During the 2022 American Society of Clinical Oncology Annual Meeting, Richard Kim, MD, discusses the rationale for the phase 1b KEYNOTE-651 trial examining pembrolizumab plus chemotherapy in metastatic colorectal cancer.
In an interview with CancerNetwork® during the 2022 American Society of Clinical Oncology Annual Meeting, Richard Kim, MD, service chief of Medical Gastrointestinal Oncology and senior member in the Gastrointestinal Oncology Department at Moffitt Cancer Center in Tampa, Florida, described the rationale for the phase 1b KEYNOTE-651 trial (NCT03374254) assessing pembrolizumab (Keytruda) in combination with leucovorin and fluorouracil plus either irinotecan or oxaliplatin in microsatellite-stable (MSS) or mismatch repair (MMR) proficient metastatic colorectal cancer.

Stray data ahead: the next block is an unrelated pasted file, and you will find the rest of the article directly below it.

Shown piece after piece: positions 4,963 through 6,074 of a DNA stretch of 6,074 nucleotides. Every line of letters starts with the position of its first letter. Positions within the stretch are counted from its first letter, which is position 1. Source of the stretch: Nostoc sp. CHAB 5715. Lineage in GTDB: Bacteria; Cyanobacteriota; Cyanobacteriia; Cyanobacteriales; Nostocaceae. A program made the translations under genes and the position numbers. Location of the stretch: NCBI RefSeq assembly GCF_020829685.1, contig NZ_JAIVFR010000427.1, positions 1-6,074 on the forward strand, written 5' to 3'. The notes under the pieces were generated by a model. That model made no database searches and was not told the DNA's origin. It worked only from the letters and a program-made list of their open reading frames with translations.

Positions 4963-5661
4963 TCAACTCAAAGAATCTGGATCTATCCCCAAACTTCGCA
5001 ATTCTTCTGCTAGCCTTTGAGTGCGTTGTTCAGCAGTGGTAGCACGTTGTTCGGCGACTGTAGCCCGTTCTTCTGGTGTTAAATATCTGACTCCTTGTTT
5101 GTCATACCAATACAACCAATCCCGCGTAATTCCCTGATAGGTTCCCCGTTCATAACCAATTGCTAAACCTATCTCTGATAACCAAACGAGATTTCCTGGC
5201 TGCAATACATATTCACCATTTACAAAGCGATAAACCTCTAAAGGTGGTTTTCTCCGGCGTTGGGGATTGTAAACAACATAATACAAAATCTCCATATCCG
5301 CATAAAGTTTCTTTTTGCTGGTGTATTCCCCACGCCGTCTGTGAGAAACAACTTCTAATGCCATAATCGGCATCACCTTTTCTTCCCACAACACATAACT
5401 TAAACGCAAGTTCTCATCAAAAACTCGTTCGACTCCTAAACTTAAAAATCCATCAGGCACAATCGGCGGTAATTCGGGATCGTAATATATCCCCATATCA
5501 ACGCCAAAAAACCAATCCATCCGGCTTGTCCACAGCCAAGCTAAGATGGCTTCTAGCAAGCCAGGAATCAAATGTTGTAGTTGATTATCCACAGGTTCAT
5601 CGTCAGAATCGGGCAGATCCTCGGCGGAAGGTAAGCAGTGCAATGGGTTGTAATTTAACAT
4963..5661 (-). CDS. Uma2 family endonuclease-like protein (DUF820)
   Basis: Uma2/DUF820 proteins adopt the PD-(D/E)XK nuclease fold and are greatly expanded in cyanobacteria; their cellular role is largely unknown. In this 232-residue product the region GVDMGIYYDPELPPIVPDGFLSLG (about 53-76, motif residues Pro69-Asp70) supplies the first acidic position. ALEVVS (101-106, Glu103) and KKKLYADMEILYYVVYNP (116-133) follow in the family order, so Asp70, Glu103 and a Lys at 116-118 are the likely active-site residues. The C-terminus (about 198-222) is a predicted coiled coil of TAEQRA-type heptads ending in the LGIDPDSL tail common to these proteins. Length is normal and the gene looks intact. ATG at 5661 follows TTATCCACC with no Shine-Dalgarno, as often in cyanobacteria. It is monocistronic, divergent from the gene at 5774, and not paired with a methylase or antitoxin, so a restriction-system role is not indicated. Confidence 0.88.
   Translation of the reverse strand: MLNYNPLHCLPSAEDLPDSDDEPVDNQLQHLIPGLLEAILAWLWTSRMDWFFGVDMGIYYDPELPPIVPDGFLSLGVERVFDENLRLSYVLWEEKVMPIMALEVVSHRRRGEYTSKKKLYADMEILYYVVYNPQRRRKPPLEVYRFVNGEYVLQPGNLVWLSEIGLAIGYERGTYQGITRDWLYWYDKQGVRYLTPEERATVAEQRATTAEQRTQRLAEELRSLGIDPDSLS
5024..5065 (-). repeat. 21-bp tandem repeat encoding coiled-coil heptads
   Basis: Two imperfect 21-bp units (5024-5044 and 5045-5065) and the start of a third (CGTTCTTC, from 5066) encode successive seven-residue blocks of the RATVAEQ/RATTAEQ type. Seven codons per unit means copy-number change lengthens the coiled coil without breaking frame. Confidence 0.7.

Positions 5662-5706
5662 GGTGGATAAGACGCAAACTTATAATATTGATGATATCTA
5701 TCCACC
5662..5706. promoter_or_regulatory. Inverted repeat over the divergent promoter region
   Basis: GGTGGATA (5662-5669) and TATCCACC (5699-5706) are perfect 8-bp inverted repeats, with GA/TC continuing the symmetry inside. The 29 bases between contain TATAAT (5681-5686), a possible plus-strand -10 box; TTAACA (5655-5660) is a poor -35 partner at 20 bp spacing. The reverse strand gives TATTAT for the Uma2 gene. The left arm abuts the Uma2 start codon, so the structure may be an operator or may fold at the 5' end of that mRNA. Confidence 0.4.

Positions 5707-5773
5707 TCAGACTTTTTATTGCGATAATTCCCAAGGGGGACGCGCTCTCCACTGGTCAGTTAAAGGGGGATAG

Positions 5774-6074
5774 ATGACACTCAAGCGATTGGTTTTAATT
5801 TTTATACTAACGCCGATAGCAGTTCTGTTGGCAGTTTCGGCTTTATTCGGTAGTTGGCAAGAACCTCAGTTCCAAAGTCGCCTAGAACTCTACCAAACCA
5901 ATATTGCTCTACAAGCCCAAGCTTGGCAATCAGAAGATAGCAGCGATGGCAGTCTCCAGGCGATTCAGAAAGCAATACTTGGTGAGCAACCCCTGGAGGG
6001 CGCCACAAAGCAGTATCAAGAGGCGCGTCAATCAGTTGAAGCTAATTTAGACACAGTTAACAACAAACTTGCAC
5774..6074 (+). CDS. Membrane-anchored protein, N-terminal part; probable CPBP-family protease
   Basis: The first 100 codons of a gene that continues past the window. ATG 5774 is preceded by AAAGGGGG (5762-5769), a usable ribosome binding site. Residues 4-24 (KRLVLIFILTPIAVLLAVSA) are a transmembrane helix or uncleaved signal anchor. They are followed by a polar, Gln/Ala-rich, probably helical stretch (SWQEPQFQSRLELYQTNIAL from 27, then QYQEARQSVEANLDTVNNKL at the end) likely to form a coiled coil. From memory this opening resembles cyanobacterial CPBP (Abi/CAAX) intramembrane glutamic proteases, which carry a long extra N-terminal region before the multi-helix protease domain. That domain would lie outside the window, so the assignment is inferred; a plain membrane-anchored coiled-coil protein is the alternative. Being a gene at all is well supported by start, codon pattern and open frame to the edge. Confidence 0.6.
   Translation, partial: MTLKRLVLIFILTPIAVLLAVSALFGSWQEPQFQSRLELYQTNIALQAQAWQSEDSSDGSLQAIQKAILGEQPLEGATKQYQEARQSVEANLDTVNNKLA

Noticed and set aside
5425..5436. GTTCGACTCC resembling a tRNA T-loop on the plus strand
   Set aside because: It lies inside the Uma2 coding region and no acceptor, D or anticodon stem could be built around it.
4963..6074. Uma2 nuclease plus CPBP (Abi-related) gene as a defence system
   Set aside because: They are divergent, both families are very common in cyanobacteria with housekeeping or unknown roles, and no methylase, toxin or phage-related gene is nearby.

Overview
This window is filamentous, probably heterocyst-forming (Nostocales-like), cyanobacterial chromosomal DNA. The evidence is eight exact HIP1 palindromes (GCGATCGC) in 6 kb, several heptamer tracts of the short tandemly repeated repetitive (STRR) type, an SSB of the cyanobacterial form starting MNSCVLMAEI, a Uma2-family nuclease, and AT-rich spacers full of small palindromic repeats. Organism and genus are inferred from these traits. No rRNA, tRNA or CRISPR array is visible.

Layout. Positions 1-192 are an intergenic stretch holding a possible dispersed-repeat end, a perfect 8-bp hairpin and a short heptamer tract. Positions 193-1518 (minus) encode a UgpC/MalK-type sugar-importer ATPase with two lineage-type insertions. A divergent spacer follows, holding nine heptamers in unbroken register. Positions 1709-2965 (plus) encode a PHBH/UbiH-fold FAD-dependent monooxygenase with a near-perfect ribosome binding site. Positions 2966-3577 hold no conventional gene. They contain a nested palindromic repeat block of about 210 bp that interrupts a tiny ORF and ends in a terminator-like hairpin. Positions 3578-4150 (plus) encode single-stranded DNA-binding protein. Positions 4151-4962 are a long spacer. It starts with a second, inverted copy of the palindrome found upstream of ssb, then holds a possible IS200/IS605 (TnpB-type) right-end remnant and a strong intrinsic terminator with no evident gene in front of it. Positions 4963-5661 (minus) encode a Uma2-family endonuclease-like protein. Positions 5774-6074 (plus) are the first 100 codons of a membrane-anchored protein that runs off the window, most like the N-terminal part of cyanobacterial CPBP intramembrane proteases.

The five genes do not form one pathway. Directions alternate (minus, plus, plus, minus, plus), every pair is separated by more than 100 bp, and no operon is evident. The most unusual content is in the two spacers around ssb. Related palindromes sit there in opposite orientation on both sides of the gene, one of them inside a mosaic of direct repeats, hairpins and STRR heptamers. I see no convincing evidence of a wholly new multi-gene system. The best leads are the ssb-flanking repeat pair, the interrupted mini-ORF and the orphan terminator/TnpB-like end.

We know that immunotherapy is [a modality] that has been successful in other diseases. In colon cancer, unfortunately, immunotherapy only works in 5% of patients. [That] set of patients have MMR [mismatch repair] deficient, MSI [microsatellite instability] high, or POLE mutation[–positive tumors]. Therefore, the other 95% of the patient are MSS, which we call a cold tumor. The goal of the trial was to convert those cold tumors to hot tumors by adding targeted agents or chemotherapy to immunotherapy to change the microenvironment, so the immunotherapy in those situations may work better.
Kim RD, Tehfe M, Kavan P, et al. Pembrolizumab (pembro) plus mFOLFOX7 or FOLFIRI for metastatic colorectal cancer (CRC) in KEYNOTE-651: Long-term follow-up of cohorts B and D. J Clin Oncol. 2022;40(suppl 16):3521. doi:10.1200/JCO.2022.40.16_suppl.3521